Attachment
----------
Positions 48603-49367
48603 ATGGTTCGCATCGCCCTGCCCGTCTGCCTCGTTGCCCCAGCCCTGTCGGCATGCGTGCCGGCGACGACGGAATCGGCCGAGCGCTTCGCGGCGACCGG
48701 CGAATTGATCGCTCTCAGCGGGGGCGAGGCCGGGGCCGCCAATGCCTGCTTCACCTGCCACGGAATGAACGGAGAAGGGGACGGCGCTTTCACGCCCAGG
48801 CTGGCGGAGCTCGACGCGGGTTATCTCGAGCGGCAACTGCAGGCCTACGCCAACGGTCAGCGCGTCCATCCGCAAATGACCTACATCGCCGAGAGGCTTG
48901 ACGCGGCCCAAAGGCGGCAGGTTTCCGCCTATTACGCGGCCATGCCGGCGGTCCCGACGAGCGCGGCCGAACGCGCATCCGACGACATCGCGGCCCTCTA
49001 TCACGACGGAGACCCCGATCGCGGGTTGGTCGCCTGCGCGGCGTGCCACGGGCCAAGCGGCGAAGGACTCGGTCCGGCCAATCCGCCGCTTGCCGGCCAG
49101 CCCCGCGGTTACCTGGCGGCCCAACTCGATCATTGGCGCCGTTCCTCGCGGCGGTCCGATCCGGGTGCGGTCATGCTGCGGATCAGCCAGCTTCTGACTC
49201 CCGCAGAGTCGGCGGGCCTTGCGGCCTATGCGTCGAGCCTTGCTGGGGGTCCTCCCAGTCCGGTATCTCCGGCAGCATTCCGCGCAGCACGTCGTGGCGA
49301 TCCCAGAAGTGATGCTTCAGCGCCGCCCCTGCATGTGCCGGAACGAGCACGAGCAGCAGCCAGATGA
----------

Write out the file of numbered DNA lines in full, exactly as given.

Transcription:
Positions 48603-49367
48603 ATGGTTCGCATCGCCCTGCCCGTCTGCCTCGTTGCCCCAGCCCTGTCGGCATGCGTGCCGGCGACGACGGAATCGGCCGAGCGCTTCGCGGCGACCGG
48701 CGAATTGATCGCTCTCAGCGGGGGCGAGGCCGGGGCCGCCAATGCCTGCTTCACCTGCCACGGAATGAACGGAGAAGGGGACGGCGCTTTCACGCCCAGG
48801 CTGGCGGAGCTCGACGCGGGTTATCTCGAGCGGCAACTGCAGGCCTACGCCAACGGTCAGCGCGTCCATCCGCAAATGACCTACATCGCCGAGAGGCTTG
48901 ACGCGGCCCAAAGGCGGCAGGTTTCCGCCTATTACGCGGCCATGCCGGCGGTCCCGACGAGCGCGGCCGAACGCGCATCCGACGACATCGCGGCCCTCTA
49001 TCACGACGGAGACCCCGATCGCGGGTTGGTCGCCTGCGCGGCGTGCCACGGGCCAAGCGGCGAAGGACTCGGTCCGGCCAATCCGCCGCTTGCCGGCCAG
49101 CCCCGCGGTTACCTGGCGGCCCAACTCGATCATTGGCGCCGTTCCTCGCGGCGGTCCGATCCGGGTGCGGTCATGCTGCGGATCAGCCAGCTTCTGACTC
49201 CCGCAGAGTCGGCGGGCCTTGCGGCCTATGCGTCGAGCCTTGCTGGGGGTCCTCCCAGTCCGGTATCTCCGGCAGCATTCCGCGCAGCACGTCGTGGCGA
49301 TCCCAGAAGTGATGCTTCAGCGCCGCCCCTGCATGTGCCGGAACGAGCACGAGCAGCAGCCAGATGA